For most of 2020, the world of pop culture came to a near-total standstill. COVID-19 brought the entertainment industry, and basically all the other ones, to its knees. As someone who writes about this stuff for a living, I have spent a solid part of the past 20 months or so talking about canceled events, delayed releases, and safety mandates. I’m not sure we’re fully ready to face the irrevocable changes forced through by the pandemic in any area of life but the world of film is certainly one that will never be the same again. We only have to look to the box office top ten of 2021 for proof of that.
The worldwide box office grosses have been in a fascinating and seemingly contradictory state for a few years now. Billion-dollar hits are so commonplace for studios that we are no longer surprised by them, and yet cinema attendance numbers have been slowly declining. Budgets for these franchise tentpoles have ballooned to the point where a $100 million movie is seen as thrifty. There’s so much more riding on less than ever, with inflated ticket prices expected to do much more heavy lifting in getting these too-big-to-fail movies into the black. It worked out pretty well for some films, or to be more specific, films made by one studio. In 2019, the Walt Disney Company was responsible for seven of the top ten highest-grossing movies of that year (if we’re being generous and including films heavily defined by Disney branding and iconography then feel free to add Spider-Man: Far From Home to that pile.) All of those movies made over $1 billion and all of them were sequels or remakes. The think-pieces basically wrote themselves.
That all, of course, changed in 2020 when the theaters closed and studios chose to hold back their major releases in the hopes that the following year would offer brighter prospects. 2021 wasn’t exactly a bed of roses in that respect but it definitely leveled the playing field to more manageable heights. People returned to the movies, not in swaths but in drips and drabs that enticed distributors enough to offer more than a few exclusively theatrical releases. Such things, however, were no longer the default mode. Warner Bros. changed the game when they announced that all of their major releases, from The Suicide Squad to Dune to The Matrix Resurrections, would be simultaneously released in theaters and on HBO Max. It helped to bolster the streaming service after a rocky start and accelerated the new norm of major movie releases. WarnerMedia seems happy with the results. The numbers were apparently good enough to justify greenlighting the second Dune film, much to the relief of fans. Transparency over said numbers remains choppy but that’s another new normal for the industry. Just ask Netflix for tangible data that makes sense.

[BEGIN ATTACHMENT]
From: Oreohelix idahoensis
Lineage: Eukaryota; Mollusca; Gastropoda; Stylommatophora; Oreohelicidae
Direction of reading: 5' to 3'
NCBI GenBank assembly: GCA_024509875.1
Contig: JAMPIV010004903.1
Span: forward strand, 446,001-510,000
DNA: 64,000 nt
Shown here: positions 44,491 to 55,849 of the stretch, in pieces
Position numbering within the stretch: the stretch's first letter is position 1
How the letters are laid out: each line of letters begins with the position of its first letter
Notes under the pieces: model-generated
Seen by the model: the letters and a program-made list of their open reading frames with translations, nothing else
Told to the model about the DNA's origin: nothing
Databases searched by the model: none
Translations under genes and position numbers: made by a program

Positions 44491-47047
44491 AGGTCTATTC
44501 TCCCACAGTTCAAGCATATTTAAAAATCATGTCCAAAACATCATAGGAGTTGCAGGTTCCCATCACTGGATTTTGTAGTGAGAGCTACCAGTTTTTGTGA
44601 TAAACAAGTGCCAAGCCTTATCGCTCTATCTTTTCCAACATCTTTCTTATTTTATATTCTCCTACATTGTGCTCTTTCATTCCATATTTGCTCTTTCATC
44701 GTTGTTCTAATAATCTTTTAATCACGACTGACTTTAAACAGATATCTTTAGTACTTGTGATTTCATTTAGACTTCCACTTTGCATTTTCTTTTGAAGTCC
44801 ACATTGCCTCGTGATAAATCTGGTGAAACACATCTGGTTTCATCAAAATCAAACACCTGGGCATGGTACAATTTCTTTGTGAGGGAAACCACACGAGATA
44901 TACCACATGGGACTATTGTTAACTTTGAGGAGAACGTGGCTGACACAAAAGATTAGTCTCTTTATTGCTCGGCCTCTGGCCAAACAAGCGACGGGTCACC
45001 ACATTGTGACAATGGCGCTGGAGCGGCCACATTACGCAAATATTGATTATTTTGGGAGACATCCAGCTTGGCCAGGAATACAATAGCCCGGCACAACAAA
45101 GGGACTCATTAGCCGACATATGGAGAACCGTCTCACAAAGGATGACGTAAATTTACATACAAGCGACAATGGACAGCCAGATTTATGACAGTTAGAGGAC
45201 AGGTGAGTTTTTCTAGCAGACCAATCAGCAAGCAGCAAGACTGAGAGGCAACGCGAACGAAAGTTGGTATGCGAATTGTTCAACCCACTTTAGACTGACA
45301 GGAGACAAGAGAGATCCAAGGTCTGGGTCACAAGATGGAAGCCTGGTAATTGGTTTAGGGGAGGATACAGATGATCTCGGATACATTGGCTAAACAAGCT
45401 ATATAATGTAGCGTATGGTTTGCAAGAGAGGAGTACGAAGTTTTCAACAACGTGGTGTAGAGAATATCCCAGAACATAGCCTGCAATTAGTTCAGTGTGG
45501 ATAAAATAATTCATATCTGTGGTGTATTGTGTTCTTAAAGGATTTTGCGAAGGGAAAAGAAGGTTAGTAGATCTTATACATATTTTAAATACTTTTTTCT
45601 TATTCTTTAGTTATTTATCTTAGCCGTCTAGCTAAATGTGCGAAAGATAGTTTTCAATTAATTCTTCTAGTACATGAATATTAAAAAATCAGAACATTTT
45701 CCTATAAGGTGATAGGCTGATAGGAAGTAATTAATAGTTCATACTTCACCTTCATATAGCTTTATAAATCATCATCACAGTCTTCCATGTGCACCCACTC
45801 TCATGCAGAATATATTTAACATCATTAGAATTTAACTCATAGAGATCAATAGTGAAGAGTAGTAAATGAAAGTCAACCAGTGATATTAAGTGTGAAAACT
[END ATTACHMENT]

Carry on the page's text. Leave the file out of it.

The theatrical window is dead. The 90-day wait between cinematic release and the at-home premiere has been drastically shortened. Paramount announced that there would be a mere 45-day wait for their movies and other major studios seem eager to follow suit. Disney hoped that exclusively theatrical releases would bolster the attendance figures for long-awaited Marvel titles like Eternals but it didn’t quite work out that way. Of course, we can’t talk about that without mentioning how China refused to grant a release to some major Hollywood productions, including Shang-Chi and the Legend of the Ten Rings. The American film industry’s overreliance on international grosses, particularly from China, offered spotty results but the shut-out of certain titles was a crucial reminder that playing ball with censorship will eventually bite you in the backside.